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Study Finds Nursing Home Quality Measures Needed

New research examining the relationship between nursing home quality measures has reported alarming statistics on hospitalization rates of Medicare patients in nursing homes, averaging 25% and reaching as high as 38% in some facilities. Conducted by the Department of Health and Human Services Office of Inspector General (OIG), the study is concluded with a request that the Centers for Medicare & Medicaid Services (CMS) make the appropriate changes to implement quality measures.

Harms attributed to the frequent hospitalization of nursing home residents are many. In particular, research shows that the chances that elderly patients will have negative and harmful experiences during a facility transfer are high. Further, facility transfers and hospitalizations of Medicare beneficiaries is extremely expensive, and the annual budget for these services exceeds $14 billion nationally.

nursing home quality measures nurse holding patients hand

Research was conducted using information from a government billing and administrative database that stores all information about Medicare patients who transferred from a nursing home residence to inpatient hospital treatment in 2011.

According to the study, the national hospitalization rate for nursing home residents on Medicare was an average of 25%. Some areas of the country had significantly higher hospitalization rates, such as Louisiana, which reached 38%. While the hospitalization rate of for-profit facilities was slightly above the national average, the hospitalization rate of government and not-for-profit nursing homes were below the national average.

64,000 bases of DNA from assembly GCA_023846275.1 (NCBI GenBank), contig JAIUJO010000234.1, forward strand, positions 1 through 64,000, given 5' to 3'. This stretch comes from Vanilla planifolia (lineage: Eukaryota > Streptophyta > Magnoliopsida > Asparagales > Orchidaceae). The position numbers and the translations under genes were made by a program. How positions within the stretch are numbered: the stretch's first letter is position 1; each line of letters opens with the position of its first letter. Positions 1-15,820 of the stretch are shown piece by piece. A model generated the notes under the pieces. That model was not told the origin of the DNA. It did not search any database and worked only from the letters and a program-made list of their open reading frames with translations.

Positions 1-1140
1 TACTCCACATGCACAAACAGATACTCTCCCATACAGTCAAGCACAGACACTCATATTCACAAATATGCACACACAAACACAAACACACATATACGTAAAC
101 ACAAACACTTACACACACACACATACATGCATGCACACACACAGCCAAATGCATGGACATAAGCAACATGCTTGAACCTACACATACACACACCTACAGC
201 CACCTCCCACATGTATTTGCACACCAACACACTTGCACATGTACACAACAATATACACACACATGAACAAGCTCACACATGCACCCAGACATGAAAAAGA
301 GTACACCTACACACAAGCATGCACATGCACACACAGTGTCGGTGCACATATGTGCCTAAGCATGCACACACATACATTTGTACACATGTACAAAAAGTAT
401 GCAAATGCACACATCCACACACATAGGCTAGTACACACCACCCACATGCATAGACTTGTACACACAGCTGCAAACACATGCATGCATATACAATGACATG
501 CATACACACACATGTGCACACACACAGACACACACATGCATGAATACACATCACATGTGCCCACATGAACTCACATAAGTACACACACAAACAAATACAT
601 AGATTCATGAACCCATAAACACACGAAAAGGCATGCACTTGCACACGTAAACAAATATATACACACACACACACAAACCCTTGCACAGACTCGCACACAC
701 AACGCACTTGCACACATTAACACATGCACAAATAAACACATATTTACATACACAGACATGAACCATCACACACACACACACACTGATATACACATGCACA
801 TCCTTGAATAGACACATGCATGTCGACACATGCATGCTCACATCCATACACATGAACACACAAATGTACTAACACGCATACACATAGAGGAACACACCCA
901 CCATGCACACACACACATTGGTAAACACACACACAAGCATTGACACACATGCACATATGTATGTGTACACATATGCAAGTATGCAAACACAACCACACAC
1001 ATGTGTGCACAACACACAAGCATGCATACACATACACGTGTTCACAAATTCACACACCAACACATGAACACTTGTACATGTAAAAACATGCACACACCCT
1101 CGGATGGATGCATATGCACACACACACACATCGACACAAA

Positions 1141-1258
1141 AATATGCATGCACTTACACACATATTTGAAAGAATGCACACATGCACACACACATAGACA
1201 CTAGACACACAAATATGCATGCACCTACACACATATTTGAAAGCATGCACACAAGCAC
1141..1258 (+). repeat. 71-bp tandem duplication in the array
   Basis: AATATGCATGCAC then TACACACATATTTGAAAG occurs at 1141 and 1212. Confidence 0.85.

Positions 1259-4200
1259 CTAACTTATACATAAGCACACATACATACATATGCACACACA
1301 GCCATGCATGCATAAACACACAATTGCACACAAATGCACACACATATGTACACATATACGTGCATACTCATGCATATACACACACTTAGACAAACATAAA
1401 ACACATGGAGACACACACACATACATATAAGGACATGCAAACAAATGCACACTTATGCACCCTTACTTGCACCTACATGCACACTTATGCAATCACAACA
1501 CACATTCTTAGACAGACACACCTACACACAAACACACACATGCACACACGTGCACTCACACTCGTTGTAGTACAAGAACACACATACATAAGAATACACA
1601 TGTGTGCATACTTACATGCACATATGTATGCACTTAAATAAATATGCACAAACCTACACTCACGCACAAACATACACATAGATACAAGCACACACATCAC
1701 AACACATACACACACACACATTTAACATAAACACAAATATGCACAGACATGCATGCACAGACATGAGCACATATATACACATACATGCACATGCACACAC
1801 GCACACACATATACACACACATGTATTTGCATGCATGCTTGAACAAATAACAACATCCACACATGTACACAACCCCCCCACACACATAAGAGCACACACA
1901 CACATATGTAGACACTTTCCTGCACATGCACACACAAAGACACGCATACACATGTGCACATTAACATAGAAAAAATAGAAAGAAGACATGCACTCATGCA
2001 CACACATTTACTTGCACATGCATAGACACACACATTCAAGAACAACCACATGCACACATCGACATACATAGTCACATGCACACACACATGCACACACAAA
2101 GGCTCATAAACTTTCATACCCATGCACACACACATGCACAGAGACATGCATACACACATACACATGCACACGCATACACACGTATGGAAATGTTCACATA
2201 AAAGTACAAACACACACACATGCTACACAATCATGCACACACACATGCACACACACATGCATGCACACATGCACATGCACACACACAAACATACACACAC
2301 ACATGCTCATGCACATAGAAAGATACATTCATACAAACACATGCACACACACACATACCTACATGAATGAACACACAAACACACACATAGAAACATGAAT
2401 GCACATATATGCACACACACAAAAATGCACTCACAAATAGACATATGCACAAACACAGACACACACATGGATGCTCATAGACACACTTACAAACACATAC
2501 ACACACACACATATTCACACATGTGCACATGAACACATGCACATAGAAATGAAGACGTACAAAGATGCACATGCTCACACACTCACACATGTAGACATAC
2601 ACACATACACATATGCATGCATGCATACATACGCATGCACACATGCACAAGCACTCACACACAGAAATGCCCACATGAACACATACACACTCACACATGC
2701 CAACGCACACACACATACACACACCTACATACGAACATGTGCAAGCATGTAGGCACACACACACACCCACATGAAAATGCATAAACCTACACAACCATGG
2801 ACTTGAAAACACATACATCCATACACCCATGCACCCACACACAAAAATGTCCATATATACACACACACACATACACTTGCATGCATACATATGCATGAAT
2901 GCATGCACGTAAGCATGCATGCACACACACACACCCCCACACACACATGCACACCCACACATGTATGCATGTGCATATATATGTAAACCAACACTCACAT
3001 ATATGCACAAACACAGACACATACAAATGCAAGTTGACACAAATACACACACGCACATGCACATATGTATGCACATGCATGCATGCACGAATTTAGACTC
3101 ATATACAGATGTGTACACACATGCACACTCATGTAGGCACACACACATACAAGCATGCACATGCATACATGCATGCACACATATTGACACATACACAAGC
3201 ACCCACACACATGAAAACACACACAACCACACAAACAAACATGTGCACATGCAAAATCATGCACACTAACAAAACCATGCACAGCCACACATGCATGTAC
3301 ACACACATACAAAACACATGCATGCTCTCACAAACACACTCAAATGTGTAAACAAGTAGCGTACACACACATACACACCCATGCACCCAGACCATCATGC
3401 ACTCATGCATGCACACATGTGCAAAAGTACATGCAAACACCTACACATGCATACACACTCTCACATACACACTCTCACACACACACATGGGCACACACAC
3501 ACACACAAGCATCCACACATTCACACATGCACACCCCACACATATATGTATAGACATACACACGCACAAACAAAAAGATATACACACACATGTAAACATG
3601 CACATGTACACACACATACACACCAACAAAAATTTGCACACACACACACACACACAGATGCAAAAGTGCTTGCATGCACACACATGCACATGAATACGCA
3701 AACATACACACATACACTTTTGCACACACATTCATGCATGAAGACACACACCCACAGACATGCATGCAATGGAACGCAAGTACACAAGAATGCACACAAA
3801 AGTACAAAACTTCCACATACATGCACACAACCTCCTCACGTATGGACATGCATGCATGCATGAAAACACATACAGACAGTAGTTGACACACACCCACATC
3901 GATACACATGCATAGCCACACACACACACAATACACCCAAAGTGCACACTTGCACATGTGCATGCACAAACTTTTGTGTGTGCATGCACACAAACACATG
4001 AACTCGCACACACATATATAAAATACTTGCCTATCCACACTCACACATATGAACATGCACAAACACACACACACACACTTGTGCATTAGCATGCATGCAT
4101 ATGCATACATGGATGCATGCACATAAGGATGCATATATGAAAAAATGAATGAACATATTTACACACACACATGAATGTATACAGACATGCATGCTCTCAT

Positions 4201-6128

So what’s the difference between not-for-profit and private nursing homes that leads to the discordance in hospitalization rates? The answer: Researchers won’t know until nursing home quality measures are implemented across the board.

Government-operated assisted living facilities are required to use a Five-Star Rating System to keep track of nursing home quality measures and hospitalization rates. Reports from these nursing home quality measures reveal several correlations that may contribute to increased hospitalization rates. For example, the OIG found an especially remarkable relationship suggesting a relationship between high hospitalization rates and low staffing rates in the nursing homes.

The report concludes that establishing a system of nursing home quality measures will help identify preventable environmental conditions that may lead to hospitalization and reduce the associated costs. As is explained in the report, “Adding a measure of hospitalization rates to the existing QMs not only would enable nursing homes and the public to compare these rates across nursing homes, but also would provide greater incentive for nursing homes to reduce avoidable hospitalizations.” Such measures include the percentage of patients who received particular vaccines, had diagnosed cases of pressure ulcers, self-report moderate to severe pain, receive antipsychotic medications, and so on.

The CMS fully supports these conclusions and strongly recommends that nursing home quality measures be developed and implemented in order to learn more about hospitalization rates, particularly in those instances with hospitalization rates that are higher than the national average. The CMS intends to develop plans for a unified nursing home quality measure and submit it to the National Quality Forum as soon as the end of 2013.


Tom Prose